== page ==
Disciplining infants and toddlers
... do you want them to have no behaviour?
Emma Dalton-Brown, Gleaner Writer
Whether your child is seven months or two years old, it is never too early to start teaching him (or her) good behaviour. A baby might not understand you the first time you tell him 'no', but with repetition, and age, he will.
Just over a year ago, I wrote two articles entitled 'What does it take to discipline a child' and 'What does it take to discipline a teenager'. I asked many parents how they had been bringing up their offspring; I recalled what my mother and father had done with us as kids; and I even spoke to some teens for the latter essay. This time around, my husband and I are now parents to a 10-month-old baby, and we are privy to others who are in a similar circumstance. It is our responsibility to educate our young son with appropriate manners.
This might seem like an odd topic to be studying at this stage, but there have been several instances, in the last three months, involving the little man. I believe that I have briefly touched on the subject before, but let me bring it up again. Over the Christmas season, our cute baby boy started biting. Now he has teeth, which are sharp I might add, and what may seem like gentle gnawing burns like fire! Nothing cute about that! Each time he bit us, his small cousins, or anyone for that matter, we told him off. I know he wasn't even eight months, but we figured it would sink in eventually, if he heard stern words from us right after the fact.
January arrived, and we went to the baby group we are a part of. Well, when he started heading for the other babies, I was mortified. There was no way we were going to be the topic of any gossip session which might come about! I gave all the mummies permission to scold him if they saw any bad conduct. My husband's and my efforts paid off. The wee chap soon learned to go back to sucking, rather than biting.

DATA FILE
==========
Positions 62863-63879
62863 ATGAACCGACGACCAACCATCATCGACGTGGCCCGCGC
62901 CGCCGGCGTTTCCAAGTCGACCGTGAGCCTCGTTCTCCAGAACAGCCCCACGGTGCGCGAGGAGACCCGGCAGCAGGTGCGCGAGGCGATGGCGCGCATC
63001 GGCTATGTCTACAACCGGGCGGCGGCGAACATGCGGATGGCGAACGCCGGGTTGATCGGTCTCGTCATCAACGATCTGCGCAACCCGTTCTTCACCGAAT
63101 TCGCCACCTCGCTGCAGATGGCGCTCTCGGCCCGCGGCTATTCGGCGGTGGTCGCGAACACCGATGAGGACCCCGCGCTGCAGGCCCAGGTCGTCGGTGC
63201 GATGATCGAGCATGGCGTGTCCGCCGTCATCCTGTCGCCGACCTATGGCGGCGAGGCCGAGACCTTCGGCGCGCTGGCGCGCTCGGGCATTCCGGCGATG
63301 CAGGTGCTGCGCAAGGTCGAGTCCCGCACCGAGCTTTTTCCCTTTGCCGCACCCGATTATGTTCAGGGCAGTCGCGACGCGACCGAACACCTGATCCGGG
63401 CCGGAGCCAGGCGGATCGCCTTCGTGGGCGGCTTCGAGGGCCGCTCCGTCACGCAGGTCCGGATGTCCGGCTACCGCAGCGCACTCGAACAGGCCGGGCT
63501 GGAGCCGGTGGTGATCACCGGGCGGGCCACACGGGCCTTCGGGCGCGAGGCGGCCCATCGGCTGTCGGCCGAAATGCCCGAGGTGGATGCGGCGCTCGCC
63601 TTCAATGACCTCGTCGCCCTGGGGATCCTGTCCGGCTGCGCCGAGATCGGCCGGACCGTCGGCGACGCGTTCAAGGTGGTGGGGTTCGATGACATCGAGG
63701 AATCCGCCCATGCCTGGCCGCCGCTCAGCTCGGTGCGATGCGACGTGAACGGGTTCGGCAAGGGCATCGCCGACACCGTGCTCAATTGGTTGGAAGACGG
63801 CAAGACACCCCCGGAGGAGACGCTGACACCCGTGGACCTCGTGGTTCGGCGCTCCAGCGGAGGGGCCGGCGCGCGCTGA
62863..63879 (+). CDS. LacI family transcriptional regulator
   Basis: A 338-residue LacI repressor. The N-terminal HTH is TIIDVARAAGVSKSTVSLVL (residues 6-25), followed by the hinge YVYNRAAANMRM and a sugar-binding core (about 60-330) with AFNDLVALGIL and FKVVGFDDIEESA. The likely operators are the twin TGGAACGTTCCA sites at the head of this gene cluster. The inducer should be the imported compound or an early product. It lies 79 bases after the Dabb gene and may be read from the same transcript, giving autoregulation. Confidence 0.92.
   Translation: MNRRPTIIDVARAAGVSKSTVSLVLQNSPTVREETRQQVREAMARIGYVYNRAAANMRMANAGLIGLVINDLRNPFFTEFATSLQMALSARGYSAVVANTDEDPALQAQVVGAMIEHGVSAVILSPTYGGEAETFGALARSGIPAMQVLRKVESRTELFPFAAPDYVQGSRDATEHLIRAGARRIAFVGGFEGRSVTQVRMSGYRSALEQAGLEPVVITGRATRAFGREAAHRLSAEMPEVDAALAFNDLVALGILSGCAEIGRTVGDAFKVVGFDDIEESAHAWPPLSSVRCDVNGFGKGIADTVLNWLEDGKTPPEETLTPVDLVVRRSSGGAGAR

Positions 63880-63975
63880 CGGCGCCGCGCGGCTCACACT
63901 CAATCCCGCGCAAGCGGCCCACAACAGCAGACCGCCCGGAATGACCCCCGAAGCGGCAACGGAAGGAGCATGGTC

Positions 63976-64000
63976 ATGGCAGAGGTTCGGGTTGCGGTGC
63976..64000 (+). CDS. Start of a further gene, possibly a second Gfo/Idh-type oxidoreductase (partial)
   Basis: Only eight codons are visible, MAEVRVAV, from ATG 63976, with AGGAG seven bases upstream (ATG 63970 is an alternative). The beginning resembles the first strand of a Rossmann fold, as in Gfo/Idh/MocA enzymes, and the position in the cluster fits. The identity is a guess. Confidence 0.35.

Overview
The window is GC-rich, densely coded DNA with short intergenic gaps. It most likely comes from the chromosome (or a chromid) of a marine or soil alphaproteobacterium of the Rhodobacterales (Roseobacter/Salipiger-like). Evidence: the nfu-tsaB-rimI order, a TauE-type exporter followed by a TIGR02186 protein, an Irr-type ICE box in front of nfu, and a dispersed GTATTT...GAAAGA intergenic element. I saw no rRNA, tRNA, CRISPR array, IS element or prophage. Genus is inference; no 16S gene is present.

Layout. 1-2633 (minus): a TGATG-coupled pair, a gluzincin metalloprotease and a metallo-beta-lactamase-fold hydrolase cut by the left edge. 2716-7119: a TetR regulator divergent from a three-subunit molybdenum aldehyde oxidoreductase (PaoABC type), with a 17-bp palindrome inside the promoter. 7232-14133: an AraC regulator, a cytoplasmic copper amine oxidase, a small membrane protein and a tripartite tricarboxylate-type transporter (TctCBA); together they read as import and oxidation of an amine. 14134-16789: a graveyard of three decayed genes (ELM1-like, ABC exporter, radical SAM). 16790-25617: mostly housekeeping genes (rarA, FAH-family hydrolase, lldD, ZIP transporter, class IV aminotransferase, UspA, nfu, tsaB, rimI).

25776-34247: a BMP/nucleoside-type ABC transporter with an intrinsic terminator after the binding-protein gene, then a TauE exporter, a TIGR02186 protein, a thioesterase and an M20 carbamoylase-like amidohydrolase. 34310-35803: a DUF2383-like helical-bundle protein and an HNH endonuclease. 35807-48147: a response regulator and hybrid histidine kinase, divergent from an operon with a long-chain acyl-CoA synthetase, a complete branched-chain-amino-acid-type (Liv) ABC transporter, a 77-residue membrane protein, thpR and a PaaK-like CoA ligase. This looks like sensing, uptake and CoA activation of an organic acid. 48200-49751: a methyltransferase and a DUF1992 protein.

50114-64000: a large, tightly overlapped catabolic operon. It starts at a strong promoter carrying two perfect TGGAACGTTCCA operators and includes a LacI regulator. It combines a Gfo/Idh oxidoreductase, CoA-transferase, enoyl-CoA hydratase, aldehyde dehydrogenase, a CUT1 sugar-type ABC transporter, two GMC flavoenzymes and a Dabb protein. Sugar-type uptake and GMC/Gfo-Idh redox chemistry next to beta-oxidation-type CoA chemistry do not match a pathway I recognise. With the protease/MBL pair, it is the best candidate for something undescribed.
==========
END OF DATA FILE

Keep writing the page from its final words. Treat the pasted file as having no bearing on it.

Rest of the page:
Through all of this, I was discussing my concerns with a great friend. Her children are a few years older, but she told me of an incident that had occurred with her daughter. Upon coming home from school a couple years ago with a bitten lip, my friend made some calls to find out what had happened. Sure enough, another little girl had drawn blood with the bite. She went on to speak to her mother, who did not seem worried about her child's actions. At this point, my friend told her that she should take it seriously, because what if the person who gets bitten has HIV or AIDS. Surely, that puts the biter in danger! You see, it is not all about protecting the victim of the incident. Food for thought, I'd say.
'Babies will be babies'
Some weeks later, our son was playing with another boy his age, who took one look at his juicy big toe, and sunk his teeth into it. While my baby started bawling, the parents of the other kid just stood there, shrugged their shoulders and laughed. I was horrified. And not about the other child's actions! Fast forward a month, and the same baby grabbed and pulled my son's feet while I was breast-feeding him. Again, his mother and father made no attempt to take him away from my baby, but instead commented that "Babies will be babies." Yes, which is why it is up to the parents to stop them from crossing boundaries.
There is an expression I picked up recently, and I am going to use it here. This family have 'No behaviour'!
Let me tell you that every adult who is around our son has full permission to correct him if he's doing something wrong. In the last couple of days, our baby has begun biting again. While we are sure it's due to four more teeth pushing through his gums, we still maintain the policy that he must be reprimanded with strong words until he ceases to do this. If we do not, our baby boy also runs the risk of growing up with no behaviour!